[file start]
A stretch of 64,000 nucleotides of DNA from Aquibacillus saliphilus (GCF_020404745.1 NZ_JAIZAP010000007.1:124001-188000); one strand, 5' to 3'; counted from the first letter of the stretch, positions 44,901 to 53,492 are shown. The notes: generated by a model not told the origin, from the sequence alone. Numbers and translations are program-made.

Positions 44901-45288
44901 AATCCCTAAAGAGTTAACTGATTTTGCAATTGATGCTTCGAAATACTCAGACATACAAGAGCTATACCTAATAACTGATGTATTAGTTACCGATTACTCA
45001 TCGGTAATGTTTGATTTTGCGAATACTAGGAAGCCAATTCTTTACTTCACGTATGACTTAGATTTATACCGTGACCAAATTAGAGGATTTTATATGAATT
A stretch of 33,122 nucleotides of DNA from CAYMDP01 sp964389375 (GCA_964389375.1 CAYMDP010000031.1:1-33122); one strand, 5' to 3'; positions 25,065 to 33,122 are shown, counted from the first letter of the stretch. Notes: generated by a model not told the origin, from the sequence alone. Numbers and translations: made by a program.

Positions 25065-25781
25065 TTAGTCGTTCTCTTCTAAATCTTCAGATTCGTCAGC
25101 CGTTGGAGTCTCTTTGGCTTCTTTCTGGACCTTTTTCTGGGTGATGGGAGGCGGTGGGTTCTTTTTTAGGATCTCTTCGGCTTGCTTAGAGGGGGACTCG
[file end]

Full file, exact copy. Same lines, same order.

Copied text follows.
A stretch of 64,000 nucleotides of DNA from Aquibacillus saliphilus (GCF_020404745.1 NZ_JAIZAP010000007.1:124001-188000); one strand, 5' to 3'; counted from the first letter of the stretch, positions 44,901 to 53,492 are shown. The notes: generated by a model not told the origin, from the sequence alone. Numbers and translations are program-made.

Positions 44901-45288
44901 AATCCCTAAAGAGTTAACTGATTTTGCAATTGATGCTTCGAAATACTCAGACATACAAGAGCTATACCTAATAACTGATGTATTAGTTACCGATTACTCA
45001 TCGGTAATGTTTGATTTTGCGAATACTAGGAAGCCAATTCTTTACTTCACGTATGACTTAGATTTATACCGTGACCAAATTAGAGGATTTTATATGAATT
A stretch of 33,122 nucleotides of DNA from CAYMDP01 sp964389375 (GCA_964389375.1 CAYMDP010000031.1:1-33122); one strand, 5' to 3'; positions 25,065 to 33,122 are shown, counted from the first letter of the stretch. Notes: generated by a model not told the origin, from the sequence alone. Numbers and translations: made by a program.

Positions 25065-25781
25065 TTAGTCGTTCTCTTCTAAATCTTCAGATTCGTCAGC
25101 CGTTGGAGTCTCTTTGGCTTCTTTCTGGACCTTTTTCTGGGTGATGGGAGGCGGTGGGTTCTTTTTTAGGATCTCTTCGGCTTGCTTAGAGGGGGACTCG